The middle section of the smokestacks were coal hoppers, and this device would load the coal into the hoppers from the conveyor belt it rode across. The bottom section of the stacks were storage rooms while the very top were, surprise, chimneys for the power plant.
A guard shack on top of a hill in the middle of the base. The hill separates the launch pad from the warhead storage building. In other configurations the launch pad is down the road from the Integrated Fire Control buildings, but at MS-40 it was all on one site.
A switchboard to control the flow of electricity into the plant from the city and generators.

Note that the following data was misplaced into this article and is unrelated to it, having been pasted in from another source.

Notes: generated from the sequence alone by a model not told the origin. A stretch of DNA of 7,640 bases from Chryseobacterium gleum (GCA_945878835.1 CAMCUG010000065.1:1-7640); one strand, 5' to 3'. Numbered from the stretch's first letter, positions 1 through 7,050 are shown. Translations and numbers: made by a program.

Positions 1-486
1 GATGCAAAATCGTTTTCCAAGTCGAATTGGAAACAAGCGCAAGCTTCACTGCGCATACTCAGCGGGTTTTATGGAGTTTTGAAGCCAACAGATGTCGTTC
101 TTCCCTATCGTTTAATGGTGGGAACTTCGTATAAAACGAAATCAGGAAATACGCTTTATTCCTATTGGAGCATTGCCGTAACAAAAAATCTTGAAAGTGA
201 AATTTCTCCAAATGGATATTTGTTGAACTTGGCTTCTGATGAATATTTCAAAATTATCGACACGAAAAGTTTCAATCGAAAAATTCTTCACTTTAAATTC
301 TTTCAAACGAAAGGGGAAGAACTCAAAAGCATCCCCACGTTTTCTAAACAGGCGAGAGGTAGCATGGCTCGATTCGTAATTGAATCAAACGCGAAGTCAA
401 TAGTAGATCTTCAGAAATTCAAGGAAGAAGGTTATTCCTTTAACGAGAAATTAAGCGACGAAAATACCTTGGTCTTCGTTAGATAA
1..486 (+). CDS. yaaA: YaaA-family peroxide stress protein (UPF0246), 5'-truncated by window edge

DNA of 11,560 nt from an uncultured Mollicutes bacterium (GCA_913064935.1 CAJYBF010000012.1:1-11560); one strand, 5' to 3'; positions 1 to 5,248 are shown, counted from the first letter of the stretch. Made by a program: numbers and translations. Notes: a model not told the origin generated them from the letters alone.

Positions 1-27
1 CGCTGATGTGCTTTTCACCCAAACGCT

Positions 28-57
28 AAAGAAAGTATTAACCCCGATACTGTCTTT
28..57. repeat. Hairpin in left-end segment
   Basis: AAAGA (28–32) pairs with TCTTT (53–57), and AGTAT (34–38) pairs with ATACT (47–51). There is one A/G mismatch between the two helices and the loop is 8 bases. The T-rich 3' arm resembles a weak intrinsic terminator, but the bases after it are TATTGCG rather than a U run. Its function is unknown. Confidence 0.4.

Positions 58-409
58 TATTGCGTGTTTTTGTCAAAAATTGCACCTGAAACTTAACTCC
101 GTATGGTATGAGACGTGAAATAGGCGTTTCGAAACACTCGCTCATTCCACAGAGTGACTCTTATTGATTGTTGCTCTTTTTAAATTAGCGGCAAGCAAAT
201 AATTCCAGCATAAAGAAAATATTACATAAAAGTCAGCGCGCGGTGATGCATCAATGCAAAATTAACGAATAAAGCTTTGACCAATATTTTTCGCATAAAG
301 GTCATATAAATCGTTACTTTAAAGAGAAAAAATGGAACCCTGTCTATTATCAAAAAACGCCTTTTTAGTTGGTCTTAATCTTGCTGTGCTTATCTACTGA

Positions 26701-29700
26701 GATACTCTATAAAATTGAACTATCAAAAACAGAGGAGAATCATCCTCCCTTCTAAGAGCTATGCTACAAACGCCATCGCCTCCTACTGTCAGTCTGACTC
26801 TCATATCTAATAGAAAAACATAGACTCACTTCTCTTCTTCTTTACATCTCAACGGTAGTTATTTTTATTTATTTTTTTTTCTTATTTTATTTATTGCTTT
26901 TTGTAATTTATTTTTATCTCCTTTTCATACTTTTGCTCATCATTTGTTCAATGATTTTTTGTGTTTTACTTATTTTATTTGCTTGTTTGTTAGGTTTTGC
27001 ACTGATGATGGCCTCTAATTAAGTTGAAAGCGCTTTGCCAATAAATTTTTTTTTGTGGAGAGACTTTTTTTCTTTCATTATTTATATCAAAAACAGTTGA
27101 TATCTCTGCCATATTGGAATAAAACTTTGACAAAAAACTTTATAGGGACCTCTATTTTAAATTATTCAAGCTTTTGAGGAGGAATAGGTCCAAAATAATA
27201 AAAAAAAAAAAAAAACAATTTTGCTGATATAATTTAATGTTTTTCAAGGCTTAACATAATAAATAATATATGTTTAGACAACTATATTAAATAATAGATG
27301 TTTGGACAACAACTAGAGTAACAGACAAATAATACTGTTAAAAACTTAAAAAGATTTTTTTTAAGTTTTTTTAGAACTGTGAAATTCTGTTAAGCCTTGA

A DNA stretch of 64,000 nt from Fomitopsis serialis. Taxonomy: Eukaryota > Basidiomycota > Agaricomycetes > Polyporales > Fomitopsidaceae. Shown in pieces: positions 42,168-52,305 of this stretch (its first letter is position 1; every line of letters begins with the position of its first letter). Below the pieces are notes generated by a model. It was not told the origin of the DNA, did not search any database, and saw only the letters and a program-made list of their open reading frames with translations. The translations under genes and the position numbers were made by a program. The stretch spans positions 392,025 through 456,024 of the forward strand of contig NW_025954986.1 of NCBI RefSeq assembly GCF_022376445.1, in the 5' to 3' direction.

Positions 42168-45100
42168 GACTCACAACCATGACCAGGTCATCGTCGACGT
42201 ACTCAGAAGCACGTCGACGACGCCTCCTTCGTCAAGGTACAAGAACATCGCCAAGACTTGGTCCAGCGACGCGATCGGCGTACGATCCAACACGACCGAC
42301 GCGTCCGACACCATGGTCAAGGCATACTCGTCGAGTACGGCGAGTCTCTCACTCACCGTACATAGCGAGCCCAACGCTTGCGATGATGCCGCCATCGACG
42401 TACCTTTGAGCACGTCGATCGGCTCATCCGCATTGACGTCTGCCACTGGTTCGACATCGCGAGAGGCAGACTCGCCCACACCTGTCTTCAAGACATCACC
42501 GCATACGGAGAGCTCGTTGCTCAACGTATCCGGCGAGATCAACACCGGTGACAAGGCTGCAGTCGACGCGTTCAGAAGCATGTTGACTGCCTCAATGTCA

A porcelain basin in the locker room is detached, but shows excellent patina. I hope when the machine shop is repurposed that this can be saved.
Storms and waves, focused by the Port of Wisconsin entry have focused the faces to tear-up these boards below.
Office manners dictate that one must tip their file drawer back upright once it is knocked through the wall.
Looking from the mill at the old transfer elevator’s steel tanks.
The third floor corridor is not so welcoming, as it requires visitors to walk along the support breams without the luxury of a floor. I didn’t mind, but I can’t see the family with young children that was also exploring Noisy doing the same.